think will invest, and the next day having no one, and then next week
another group comes that you think will invest. If they don’t know
what to expect they get overwhelmed, and they give up in a lot of
"You have to hang in there until everything has been tried,"
says Wilson. "There will be victories and defeats along the way.
The emotional rollercoaster is not unlike the emotional rollercoaster
that a cancer patient rides."
They often look at deals forwarded by former colleagues who have
business plans from companies in early stages; they are not yet ready
for venture capital or the services of an investment banker. "We
deal only with the subject matter we are expert in," says Wilson.
"The referrals we get from the VC world are often driven by the
fact that they respect our knowledge in this area."
"Venture capitalists don’t get involved with the level of personal
issues that come with the starting a company," says Stack.
may not know what it is like to mortgage your house and lay everything
on the line. We have started our own companies and we know the issues
in growing a company. We can bring key things in perspective and not
get wrapped up in any one aspect."
"We look for an initial 5 to 10 percent equity of each of the
companies we deal with," says Stack. "We will look at
startup company. We will spend time working with folks to see if there
is any match with what we do. We think we provide a lot of good advice
as we do our due diligence. VCs don’t give you our perspective; We
give you the entrepreneur’s perspective. But we can do a great service
to the investment community by solving the issues that professional
investors will have before they invest the money. We might need to
tell someone straight out: You have to hire a CEO to make this company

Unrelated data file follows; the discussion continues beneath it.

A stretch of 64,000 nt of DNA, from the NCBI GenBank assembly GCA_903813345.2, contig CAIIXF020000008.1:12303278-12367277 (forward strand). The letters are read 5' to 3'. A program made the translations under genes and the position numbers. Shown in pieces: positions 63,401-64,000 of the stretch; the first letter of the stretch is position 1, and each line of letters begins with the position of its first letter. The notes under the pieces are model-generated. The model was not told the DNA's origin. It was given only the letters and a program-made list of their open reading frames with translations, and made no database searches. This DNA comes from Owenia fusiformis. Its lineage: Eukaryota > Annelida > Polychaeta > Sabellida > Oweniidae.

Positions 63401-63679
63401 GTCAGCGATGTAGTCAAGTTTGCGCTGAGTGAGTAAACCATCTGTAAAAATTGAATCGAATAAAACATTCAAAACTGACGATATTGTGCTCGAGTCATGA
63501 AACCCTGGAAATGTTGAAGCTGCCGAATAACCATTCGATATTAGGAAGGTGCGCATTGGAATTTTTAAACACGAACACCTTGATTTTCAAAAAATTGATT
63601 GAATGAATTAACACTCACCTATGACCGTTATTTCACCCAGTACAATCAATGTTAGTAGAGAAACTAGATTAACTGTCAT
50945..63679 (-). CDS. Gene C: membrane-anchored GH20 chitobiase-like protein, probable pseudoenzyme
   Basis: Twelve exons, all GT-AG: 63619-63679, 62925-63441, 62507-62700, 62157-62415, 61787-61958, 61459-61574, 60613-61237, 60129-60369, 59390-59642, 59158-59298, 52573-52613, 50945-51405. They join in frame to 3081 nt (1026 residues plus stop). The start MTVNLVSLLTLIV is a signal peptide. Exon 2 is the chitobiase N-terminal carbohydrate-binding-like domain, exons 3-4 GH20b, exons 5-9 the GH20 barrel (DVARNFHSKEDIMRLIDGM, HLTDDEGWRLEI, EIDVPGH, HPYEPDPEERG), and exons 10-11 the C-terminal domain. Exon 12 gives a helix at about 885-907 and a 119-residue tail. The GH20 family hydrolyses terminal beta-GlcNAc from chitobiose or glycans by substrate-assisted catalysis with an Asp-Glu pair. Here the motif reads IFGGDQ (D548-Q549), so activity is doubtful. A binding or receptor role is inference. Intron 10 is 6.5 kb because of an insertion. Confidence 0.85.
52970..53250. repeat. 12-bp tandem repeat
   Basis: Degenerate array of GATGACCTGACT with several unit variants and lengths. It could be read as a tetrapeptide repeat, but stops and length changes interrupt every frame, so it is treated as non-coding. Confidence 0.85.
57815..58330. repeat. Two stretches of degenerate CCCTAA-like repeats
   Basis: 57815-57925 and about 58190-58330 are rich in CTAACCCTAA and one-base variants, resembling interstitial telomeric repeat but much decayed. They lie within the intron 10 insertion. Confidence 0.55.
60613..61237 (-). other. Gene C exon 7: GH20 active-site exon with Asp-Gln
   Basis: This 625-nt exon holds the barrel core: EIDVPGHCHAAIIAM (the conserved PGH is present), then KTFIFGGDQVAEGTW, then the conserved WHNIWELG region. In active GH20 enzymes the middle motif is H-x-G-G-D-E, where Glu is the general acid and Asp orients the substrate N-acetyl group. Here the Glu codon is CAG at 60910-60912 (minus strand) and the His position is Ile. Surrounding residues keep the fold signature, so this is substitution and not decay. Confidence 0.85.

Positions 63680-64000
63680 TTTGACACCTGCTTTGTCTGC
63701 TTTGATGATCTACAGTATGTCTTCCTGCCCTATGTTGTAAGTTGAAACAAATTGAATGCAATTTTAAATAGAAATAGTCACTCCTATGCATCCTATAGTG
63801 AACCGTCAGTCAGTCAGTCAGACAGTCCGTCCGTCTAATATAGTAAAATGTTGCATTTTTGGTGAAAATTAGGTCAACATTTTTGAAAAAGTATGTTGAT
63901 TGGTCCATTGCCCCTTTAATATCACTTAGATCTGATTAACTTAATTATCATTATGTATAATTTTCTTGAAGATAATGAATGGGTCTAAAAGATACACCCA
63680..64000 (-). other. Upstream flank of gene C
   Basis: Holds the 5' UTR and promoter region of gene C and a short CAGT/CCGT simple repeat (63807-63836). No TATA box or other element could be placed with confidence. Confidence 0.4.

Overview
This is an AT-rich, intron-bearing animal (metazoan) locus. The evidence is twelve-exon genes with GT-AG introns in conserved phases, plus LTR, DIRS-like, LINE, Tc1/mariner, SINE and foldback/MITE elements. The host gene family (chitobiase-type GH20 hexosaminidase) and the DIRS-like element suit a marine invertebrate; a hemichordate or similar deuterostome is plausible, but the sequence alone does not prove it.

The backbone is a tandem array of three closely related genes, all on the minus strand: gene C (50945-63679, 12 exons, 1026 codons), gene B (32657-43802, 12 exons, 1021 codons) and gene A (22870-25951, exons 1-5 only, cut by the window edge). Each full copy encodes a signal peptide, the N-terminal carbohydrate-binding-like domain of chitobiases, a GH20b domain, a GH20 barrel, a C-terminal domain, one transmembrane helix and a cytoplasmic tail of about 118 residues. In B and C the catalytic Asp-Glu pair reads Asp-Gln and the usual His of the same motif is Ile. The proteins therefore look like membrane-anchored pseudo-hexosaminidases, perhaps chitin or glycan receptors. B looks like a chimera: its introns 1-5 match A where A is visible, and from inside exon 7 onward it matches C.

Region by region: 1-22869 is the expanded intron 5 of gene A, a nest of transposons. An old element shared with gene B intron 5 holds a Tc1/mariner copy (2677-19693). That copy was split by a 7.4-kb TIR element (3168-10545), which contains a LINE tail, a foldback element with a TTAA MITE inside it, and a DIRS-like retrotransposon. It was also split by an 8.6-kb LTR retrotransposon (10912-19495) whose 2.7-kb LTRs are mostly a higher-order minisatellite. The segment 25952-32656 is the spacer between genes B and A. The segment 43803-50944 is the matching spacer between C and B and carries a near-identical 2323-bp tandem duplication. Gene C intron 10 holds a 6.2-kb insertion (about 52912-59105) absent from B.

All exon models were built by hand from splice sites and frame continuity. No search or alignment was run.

Stack says that his and Wilson’s entrepreneurial adventures help to
attract clients. "Also, we are not an expense item; we are not
taking a pay check. The only reason we get involved is when we think
we can accelerate some key component of your company and turn it into
an equity interest in 12 to 36 months. Our incentives are directly
aligned with the organizations that we work with."
That Inhealth Ventures gets paid in common stock, just like the
also helps to align Inhealth Ventures with the founders, says Stack.
"No one can claim we had had a different incentive."
"We thought about evolving into a VC fund early on," says
Wilson, "but that would put us in competition with our
Instead of money, his firm will invest intellectual capital in the
young firms. "We have a network of relationships with VC folks,
and we hope to provide honest feedback to help them not waste their
"Our short term goal is to build a real brand identity," says
Wilson. "To do that we will have to expand our staff and will
be looking to hire some talented MBA types toward the end of next
Stack tells of a portfolio company that hadn’t been paid after two
months and didn’t know what to do. "The two individuals involved
had never been in a position of dealing with customers before."
Stack called the company himself, reminding the firm that it had
a legal contract and asking if they were going to honor it. "There
are a million little decisions to make," says Stack. "The
entrepreneurs don’t know what they don’t know.
Boulevard, Princeton 08540. David Wilson and Ted Stack, co-managing
directors. 609-452-7100; fax, 609-452-7134.